Bans on Tramadol

A Review of Bans on Tramadol

Even though Tramadol has become a popular prescription medication for treating moderate to moderately severe pain associated with multiple injuries and illnesses, there have been and continue to be certain bans. Any doctor that prescribes this medication should help educate the patient. However, it is also the patient's responsibility and right to conduct independent research to fully understand all the pros and cons of any medication prior to taking it.

Keep in mind that not all bans on Tramadol are necessarily bad. Sometimes, the issue has to do with new or changing laws and manufacturing processes, among other things not the drug itself. On the other hand, Tramadol bans can be directly linked to specific formula components. Because this is an important topic, we wanted to take the opportunity to offer insight into current bans but also any potential concerns and risks.

Overseas Bans

There are actually several countries that have now banned Tramadol for one reason or another. For example, both Dubai and Abu Dhabi enforce multiple bans on prescription medication as well as certain natural substances. In the UAE, poppy seeds cannot be consumed, especially in Yemen. As far as prescription drugs, Valium, Xanax, Ritalin, Methadone, Robitussin, Codeine, and Amphetamines are prohibited, to include Tramadol. In fact, Viagra, hormone replacement therapy drugs, and antidepressants are also banned in this part of the world.

The only way to be treated with Tramadol in Dubai and Abu Dhabi is if a licensed doctor associated with a government health institute prescribes it. While this particular Tramadol ban might seem harsh, country officials with the Health Ministry claim it was necessary because school aged children were gaining access and abusing it for the narcotic-like effects. Obviously, the sentiments are not the same in every country due to strict methods of control.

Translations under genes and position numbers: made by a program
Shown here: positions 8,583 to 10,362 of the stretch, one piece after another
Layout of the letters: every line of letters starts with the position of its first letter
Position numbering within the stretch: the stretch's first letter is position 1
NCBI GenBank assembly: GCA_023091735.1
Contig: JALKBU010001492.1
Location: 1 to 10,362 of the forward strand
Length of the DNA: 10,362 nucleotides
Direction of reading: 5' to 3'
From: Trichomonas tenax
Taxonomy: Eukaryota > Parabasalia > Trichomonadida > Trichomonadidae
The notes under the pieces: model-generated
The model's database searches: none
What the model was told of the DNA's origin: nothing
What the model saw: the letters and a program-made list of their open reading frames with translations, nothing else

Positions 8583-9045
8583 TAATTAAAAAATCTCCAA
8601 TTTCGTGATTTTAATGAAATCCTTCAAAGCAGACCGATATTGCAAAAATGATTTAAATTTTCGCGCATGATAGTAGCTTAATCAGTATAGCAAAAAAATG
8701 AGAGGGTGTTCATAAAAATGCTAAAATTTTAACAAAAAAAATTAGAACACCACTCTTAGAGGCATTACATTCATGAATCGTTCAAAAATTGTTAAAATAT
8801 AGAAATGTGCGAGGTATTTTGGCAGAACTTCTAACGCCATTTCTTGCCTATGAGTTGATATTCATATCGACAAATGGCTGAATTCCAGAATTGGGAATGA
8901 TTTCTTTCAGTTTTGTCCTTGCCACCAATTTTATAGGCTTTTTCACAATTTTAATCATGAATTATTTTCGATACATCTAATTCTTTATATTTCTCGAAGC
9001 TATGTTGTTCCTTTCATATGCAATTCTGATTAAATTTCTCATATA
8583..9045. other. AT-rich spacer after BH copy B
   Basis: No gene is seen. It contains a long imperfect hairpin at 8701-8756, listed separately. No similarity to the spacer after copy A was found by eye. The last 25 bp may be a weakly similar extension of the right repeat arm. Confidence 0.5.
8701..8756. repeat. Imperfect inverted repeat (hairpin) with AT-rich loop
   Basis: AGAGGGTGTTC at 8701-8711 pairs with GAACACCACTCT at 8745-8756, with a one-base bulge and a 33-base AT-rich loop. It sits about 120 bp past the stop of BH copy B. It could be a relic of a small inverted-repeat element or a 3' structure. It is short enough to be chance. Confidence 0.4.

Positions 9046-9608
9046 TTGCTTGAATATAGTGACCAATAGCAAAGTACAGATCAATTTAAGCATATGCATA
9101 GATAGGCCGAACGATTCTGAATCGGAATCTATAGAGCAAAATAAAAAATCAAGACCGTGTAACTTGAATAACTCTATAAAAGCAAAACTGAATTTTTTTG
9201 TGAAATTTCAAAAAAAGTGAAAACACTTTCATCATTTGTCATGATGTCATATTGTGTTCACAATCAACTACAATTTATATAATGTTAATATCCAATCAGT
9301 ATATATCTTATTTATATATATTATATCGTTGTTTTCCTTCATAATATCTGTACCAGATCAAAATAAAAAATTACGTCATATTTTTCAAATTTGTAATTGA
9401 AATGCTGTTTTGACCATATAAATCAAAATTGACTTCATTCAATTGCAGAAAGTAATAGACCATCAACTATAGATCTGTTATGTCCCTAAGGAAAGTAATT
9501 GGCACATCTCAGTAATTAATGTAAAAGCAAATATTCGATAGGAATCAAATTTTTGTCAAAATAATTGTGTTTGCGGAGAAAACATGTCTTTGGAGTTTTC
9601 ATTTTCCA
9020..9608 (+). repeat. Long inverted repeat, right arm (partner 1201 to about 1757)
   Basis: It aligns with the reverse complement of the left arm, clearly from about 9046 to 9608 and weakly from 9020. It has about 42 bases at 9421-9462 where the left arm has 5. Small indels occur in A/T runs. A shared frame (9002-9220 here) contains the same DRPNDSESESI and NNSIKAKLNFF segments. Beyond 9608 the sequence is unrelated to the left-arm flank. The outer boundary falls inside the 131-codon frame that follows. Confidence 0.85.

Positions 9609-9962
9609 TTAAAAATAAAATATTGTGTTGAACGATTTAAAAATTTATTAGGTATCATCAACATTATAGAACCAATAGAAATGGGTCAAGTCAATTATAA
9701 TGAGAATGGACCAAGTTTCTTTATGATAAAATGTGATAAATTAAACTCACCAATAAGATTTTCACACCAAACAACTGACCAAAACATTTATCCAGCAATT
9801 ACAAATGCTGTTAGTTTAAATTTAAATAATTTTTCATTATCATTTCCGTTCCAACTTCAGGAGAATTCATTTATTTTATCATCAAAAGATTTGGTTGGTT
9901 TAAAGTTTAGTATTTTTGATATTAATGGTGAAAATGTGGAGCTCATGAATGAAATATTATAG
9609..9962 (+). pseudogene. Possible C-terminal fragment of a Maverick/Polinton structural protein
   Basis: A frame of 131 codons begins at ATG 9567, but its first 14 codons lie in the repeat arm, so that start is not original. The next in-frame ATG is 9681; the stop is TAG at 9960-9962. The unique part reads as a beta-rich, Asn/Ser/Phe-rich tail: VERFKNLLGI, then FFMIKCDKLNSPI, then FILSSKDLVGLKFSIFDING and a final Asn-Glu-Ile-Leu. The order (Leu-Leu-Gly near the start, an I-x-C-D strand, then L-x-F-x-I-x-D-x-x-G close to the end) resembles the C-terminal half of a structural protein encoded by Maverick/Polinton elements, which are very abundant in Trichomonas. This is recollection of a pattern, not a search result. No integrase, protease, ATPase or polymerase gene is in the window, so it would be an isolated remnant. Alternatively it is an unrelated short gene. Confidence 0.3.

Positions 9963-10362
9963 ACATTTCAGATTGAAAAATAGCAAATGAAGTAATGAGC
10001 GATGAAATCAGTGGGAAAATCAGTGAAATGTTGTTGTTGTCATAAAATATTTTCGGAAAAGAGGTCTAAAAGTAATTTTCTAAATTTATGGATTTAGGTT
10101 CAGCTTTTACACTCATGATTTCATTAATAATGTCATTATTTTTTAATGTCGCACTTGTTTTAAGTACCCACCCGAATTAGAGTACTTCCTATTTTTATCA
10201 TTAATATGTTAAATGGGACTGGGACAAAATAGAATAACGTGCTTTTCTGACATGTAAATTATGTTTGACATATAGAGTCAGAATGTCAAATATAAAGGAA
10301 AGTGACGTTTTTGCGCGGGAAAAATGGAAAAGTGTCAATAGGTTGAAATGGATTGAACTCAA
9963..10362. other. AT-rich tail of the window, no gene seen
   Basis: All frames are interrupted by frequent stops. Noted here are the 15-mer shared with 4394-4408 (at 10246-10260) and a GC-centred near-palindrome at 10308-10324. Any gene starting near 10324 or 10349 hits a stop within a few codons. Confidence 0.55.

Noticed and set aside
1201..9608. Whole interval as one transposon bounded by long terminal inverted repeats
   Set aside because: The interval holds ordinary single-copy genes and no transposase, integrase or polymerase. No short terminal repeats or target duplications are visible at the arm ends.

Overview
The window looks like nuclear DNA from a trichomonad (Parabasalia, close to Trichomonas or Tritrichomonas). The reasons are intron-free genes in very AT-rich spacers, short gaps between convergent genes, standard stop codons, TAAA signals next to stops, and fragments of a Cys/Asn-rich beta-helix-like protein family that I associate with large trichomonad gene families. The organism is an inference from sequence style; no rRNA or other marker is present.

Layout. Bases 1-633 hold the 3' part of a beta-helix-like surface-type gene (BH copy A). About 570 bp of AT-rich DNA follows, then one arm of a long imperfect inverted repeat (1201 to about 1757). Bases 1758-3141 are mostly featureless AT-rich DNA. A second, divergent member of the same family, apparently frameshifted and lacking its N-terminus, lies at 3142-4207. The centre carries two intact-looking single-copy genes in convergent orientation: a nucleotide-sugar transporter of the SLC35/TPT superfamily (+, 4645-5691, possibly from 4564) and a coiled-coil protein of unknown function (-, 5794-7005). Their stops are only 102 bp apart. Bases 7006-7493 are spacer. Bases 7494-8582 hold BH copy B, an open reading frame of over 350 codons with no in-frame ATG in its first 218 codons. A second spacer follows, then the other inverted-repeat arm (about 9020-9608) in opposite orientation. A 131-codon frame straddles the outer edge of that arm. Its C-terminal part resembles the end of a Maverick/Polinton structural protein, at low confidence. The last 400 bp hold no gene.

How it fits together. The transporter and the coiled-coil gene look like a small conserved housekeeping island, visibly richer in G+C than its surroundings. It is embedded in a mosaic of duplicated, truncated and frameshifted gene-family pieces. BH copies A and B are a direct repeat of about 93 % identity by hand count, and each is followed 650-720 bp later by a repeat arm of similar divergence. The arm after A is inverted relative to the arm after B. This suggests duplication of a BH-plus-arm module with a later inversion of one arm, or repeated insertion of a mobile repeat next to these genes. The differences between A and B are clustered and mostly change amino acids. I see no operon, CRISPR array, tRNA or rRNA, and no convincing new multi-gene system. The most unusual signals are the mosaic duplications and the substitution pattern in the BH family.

Potential Bans Specific to Formula Components

As stated, there are different reasons for Tramadol bans, which sometimes have to do with components of the formula. Remember, while this particular medication is not a narcotic, it does produce effects similar to hydrocodone, codeine, and morphine, which are highly addictive drugs. Even though Tramadol is a non-narcotic medication, some people abuse it because of euphoric effects.

In the world of professional sports, the World Anti-Doping Agency or WADA has officially banned Tramadol. Annually, this organization updates the list of substances that have been banned based on specific criteria to include scientific principles, evolving social habits, and a better understanding of what ergogenic substances and/or processes are. This list consists of both substances and methods banned in a variety of professional sports such as cycling, running, and triathlon.

For instance, testing according to the WADA guidelines is administered by the United States Triathlon (USAT), International Olympic Committee (IOC), and World Triathlon Corporation (WTC). Based on testing, if the results come back as positive or non-analytical positive, an athlete is not allowed to compete for a specific period of time that would coordinate with the organization's rules.

For the 2012 season, these organizations banned a number of prescription medications and processes with examples to include the following. For each, there were specific markers at which point an individual would be considered in violation and thereby banned from competition.


As far as bans on Tramadol, there are many dynamics involved, meaning the decision is not always straightforward. As shown, restrictions are often more severe in foreign countries but even in North America, officials typically take a close look at Tramadol among other prescription medications. Because there are so many things involved when it comes to bans on Tramadol, an individual should ask question of the prescribing doctor and take time to conduct research.

The primary issue in relation to formula components is the narcotic-like effects of this drug. However, we cannot stress enough that if Tramadol is prescribed by a reputable doctor and the patient follows dosage instructions as given, there is very little risk associated, especially in comparison with other pain relievers on the market. In simple terms, when used for the right reasons, this particular medication works great but unfortunately, all drugs can be abused.

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